Posted by John Marshall - FORE!, Specializing in Golf Course Properties (The K Company Realty) about 3 years ago

And educating buyers that the age of the home will bring up a lot of today's codes in inspections, and reminding them that the home is built to X code, not today's code.

Posted by Donna Harris, Realtor,Mediator,Ombudsman,Property Tax Arbitrator (Donna Homes, powered by JPAR - TexasRealEstateMediationServices.com) about 3 years ago

Donna Thank you!  I am relatively new and am trying to absorb as much as possible about the process. I appreciated your insight.

Posted by MICHELE WRIGHT, REALTOR- GRI-SRS-CBR (Better Homes and Gardens, Masiello Group) about 3 years ago

Sometimes anything but thorough happens. A case of a very thick three ring binder with terms about what is a sill plate, a header, BX wiring cable. Like junior high building, contruction course manual. And then where's the beef, the actual eyeballing the sticks and bricks. One page check off and not much time put into the once over glance at the property. Consider the inspection to see if it should raise eyebrows. Be taken serious.

Posted by Andrew Mooers, Northern Maine Real Estate-Aroostook County Broker (MOOERS REALTY) about 3 years ago

A buyer might "pass" on a house that's in poor condition. Most buyers have a long list of requirements. Location, style, size, condition are all factors most people look at. The appraisal and inspection are usually at the end of a long process and hold the most secrets. Like you mentioned some people want a long list of inspection items.

Posted by Rob Ernst, Reno, NV-775-410-4286 Inspector & Energy Auditor (Certified Structure Inspector) about 3 years ago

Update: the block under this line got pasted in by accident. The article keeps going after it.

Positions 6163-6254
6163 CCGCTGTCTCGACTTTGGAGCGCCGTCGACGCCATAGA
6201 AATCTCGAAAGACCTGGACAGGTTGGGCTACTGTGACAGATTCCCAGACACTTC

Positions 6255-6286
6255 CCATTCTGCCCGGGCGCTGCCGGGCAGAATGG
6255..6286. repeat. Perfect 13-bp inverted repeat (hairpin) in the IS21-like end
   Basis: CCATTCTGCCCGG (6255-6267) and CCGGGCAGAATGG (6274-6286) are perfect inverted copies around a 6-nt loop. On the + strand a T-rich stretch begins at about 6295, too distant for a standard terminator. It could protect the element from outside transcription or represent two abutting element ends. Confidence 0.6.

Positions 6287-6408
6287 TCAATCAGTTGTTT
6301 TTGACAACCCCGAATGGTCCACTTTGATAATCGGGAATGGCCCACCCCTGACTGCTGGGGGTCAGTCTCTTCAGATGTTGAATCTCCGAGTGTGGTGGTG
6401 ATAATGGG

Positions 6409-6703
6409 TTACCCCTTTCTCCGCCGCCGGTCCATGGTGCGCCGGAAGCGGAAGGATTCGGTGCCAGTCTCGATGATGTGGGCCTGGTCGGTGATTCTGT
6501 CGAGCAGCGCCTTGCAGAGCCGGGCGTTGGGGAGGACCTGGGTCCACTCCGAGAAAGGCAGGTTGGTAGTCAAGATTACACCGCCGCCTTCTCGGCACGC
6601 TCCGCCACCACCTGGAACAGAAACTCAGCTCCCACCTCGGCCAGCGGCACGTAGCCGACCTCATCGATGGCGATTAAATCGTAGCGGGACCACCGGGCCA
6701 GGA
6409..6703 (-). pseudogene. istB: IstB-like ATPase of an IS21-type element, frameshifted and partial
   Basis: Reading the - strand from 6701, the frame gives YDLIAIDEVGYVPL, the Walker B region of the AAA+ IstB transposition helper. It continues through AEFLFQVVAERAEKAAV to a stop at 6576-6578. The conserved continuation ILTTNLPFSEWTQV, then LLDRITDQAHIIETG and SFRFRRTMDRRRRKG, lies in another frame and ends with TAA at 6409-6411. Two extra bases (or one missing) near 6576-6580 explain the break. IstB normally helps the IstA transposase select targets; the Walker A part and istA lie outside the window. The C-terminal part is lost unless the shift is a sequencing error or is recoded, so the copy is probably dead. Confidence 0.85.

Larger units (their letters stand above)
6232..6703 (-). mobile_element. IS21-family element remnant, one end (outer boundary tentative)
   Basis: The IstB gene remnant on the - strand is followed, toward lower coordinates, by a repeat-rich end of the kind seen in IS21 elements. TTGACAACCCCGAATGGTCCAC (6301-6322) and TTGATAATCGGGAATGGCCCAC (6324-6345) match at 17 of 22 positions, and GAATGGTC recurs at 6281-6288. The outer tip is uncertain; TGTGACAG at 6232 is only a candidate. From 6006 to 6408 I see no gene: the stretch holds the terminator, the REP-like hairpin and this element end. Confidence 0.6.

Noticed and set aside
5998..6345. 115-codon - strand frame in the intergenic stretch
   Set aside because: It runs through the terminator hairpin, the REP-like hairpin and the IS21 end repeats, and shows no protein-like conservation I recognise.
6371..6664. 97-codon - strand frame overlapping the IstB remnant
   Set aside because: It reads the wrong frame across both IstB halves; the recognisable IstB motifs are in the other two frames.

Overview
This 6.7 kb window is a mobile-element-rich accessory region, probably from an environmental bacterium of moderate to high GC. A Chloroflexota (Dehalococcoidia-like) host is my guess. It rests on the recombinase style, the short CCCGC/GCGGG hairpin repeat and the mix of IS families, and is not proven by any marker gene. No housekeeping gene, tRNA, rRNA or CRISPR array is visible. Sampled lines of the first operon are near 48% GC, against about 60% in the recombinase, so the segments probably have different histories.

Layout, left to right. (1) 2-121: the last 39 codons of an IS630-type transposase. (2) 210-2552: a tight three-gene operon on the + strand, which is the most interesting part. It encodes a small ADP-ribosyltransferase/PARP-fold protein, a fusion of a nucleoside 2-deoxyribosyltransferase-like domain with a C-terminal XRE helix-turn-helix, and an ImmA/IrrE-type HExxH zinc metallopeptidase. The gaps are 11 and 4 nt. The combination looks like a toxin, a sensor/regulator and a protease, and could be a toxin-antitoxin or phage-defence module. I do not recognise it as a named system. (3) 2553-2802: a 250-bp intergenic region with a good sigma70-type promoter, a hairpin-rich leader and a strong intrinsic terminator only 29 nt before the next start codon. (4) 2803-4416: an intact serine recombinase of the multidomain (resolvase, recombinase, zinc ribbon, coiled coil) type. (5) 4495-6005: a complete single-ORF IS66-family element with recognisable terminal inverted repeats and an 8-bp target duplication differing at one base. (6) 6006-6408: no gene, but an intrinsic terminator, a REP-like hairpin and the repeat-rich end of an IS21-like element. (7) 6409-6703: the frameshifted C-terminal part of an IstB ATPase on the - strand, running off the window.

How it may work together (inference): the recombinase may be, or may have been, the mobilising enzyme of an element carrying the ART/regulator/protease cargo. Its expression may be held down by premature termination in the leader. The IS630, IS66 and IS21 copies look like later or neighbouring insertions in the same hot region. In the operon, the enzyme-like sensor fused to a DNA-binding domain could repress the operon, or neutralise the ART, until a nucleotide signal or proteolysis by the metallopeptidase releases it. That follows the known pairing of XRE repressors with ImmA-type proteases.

There's only a "pass and fail" in the buyers mind. Were there too many issues for them to consider taking on and the sellers not willing to budge? Fail. 

Posted by Suzanne Otto, Your Montgomery County PA home stager (Six Twenty Designs) about 3 years ago

In some cases it may be a fail.  An FHA inspection has a different set of criteria, and some of those items MUST be fixed, as they become a condition of funding.  While I agree, that the home inspection is for informational purposes, it can often be the beginning of a negotiation that ultimately stops a sale depending upon the flexibility of both the buyer and the seller.

Posted by Geoff ONeill (John L. Scott Medford) about 3 years ago

This is a very sensible way of discussing the inspection with the buyers - before the inspection.  Buyers should not go into it hoping to renogotiate.

 

Posted by Margaret Goss, Chicago's North Shore & Winnetka Real Estate (Baird & Warner Real Estate) about 3 years ago

Yes to this post and point...We have additional EYES on the prize and this invites more discussion, clarity and if handled correctly..a satisfying conclusion

Posted by Richie Alan Naggar, agent & author (people first...then business Ran Right Realty ) about 3 years ago

I think this is something that most people don't understand. There is no right or wrong answer to what is acceptable, it depends on the situation. The home inspection is just an honest evaluation for that particular time.

Posted by Aaron Poling, Working to get YOU the BEST Deal! (Long & Foster) about 3 years ago

Donna Harris - I love the simplicity of your answer about "no pass or fail". The inspection gives the buyer an opportunity to go back and renogitiate if there are items that are deal breakers for them if they are not fixed. Just had that happen.